But while the emergency response has been impressive, Turner believes there has been a failure at both territory and federal levels when it comes to tackling the most obvious issues at hand – poverty, shoddy infrastructure and overcrowded houses.
Repeatedly since March 2020, her organisation has warned governments of the specific vulnerabilities faced by Indigenous Australians in the case of Covid-19. The warnings have been, she says, “entirely accurate because it is entirely predictable”.
The reality is Covid-19 isn’t the first infectious disease to sweep through remote communities and it isn’t the only health emergency. Rheumatic heart disease is responsible for the widest gap in life expectancy and is caused by the contagious streptococcal bacteria that can lead to acute rheumatic fever, then heart disease.
To Alice Springs-based specialist physician Dr Simon Quilty, who is studying the effects of climate change on remote Indigenous communities, it is infuriating. Not only the presence of a mostly preventable disease, but also the response.
“We know exactly what to do to cure rheumatic heart disease – provide appropriate housing that is not overcrowded and it will disappear. Instead we spend millions of dollars on research to develop a vaccine for it, potentially enabling our society to do nothing about the real issues of housing.”
In Quilty’s eyes no one needs a pandemic to point out what these issues are. The cracks in the territory were well known long before Covid-19 seeped in.
Next week it is expected the town of Katherine will emerge from lockdown.
Drive in on the bridge over Katherine River and you’ll see someone has scrawled “Jesus Loves Nachos” in white letters on the rusted metal siding of the old railway bridge. The message is at least a decade old now but still visible. You’ll also notice the dozens of people sleeping rough. Katherine has the unenviable title of the highest rate of homelessness per capita in the country.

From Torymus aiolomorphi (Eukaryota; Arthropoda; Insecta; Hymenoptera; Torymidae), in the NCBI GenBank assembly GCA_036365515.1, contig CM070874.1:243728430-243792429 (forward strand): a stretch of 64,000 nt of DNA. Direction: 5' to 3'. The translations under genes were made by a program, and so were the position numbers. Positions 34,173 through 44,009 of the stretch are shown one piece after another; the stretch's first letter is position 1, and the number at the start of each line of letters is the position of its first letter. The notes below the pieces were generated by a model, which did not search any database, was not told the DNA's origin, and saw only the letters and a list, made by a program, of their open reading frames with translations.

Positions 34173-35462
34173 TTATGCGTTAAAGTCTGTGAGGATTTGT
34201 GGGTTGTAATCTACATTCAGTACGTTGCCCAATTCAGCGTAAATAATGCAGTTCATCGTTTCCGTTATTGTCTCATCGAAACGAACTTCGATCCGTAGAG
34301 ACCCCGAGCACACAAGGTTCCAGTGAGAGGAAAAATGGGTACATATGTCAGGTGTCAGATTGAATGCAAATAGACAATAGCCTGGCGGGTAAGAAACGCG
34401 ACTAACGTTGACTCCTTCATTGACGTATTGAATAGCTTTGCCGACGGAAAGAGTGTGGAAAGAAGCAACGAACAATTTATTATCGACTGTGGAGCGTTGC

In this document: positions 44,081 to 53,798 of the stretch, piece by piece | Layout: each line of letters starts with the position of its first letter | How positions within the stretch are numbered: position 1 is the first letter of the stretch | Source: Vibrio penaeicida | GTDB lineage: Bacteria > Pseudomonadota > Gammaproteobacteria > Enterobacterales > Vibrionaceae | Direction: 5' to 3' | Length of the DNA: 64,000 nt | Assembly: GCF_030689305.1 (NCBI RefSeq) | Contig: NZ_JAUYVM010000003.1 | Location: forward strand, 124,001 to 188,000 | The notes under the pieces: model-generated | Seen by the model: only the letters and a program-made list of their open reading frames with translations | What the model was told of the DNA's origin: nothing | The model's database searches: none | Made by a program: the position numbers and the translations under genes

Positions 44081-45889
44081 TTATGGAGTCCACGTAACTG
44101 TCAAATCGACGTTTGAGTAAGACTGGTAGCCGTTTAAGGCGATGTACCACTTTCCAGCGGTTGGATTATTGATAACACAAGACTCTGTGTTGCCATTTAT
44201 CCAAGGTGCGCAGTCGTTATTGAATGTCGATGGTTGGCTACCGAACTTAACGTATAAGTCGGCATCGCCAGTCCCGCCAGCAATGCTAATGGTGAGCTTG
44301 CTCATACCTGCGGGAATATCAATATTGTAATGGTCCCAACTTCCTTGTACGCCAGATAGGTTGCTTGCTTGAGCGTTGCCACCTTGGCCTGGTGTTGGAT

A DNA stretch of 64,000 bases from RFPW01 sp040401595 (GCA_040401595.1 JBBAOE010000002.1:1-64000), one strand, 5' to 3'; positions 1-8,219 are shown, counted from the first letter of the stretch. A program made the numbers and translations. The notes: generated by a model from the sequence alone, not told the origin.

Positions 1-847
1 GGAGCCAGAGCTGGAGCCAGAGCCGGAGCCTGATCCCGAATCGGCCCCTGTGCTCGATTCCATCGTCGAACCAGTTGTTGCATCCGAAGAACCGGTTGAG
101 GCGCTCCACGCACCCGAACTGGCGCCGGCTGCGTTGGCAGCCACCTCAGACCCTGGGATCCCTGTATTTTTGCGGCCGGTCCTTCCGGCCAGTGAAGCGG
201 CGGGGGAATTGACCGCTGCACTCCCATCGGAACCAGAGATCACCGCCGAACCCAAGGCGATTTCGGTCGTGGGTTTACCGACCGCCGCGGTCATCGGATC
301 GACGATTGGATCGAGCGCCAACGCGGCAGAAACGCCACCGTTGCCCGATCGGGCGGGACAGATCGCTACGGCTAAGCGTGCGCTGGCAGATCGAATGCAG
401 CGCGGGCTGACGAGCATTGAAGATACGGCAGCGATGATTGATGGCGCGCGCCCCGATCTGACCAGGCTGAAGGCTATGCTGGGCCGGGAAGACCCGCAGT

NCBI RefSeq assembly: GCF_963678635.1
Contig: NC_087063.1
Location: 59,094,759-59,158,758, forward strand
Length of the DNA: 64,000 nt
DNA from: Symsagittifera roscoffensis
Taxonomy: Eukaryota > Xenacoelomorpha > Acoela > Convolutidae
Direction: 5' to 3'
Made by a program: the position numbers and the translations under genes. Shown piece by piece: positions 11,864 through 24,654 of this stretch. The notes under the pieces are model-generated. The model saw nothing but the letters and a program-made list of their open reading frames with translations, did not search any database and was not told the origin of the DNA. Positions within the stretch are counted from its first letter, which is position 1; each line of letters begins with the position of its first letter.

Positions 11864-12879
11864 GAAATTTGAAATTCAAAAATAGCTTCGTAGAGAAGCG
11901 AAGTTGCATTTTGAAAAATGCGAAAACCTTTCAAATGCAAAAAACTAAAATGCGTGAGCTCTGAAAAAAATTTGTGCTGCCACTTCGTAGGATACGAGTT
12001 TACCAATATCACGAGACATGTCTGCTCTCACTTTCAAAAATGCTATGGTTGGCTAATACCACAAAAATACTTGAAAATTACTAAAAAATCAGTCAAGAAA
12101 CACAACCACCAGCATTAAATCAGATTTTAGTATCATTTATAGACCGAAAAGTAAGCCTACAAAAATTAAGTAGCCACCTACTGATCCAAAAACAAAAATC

In 2020 a survey conducted at the Salvation Army’s Katherine Doorways Hub revealed 94 per cent of people who had come into town for a medical appointment were sleeping rough, be it in the long grass, down by the river or on the streets, or were crammed into already crowded houses.
In Darwin, there are the camps in parks. Beside the highways and obscured by scrub, there are camps made with tarps and hammocks tied between sand palms. In Alice Springs, they’re in the riverbed.
It is hard to know how many of these homeless people have been vaccinated. To date, there are at least 11 remote communities in the territory with a vaccination rate below 30 per cent and four of these are below 20 per cent.
In Ali Curung, Derrick Walker makes his way to the shop, a busy grocery store that is next to the Warrabri Bakery. Walker has four children and eight grandkids. Most, he says, have been fully vaccinated. But so far he and his peers at the health clinic have been able to get only 24 per cent of those eligible for the vaccine over the line.
“We set up a clinic outside the shop to talk to people,” he says. “Answer their questions and try to make them feel safe.”
Summer is ceremony time in Central Australia, but with the border set to open Walker is concerned. “Lots of business happens,” he says, “but this time we going to try to talk people out of it. There’ll be a lot of arguing. But we need to stay still.”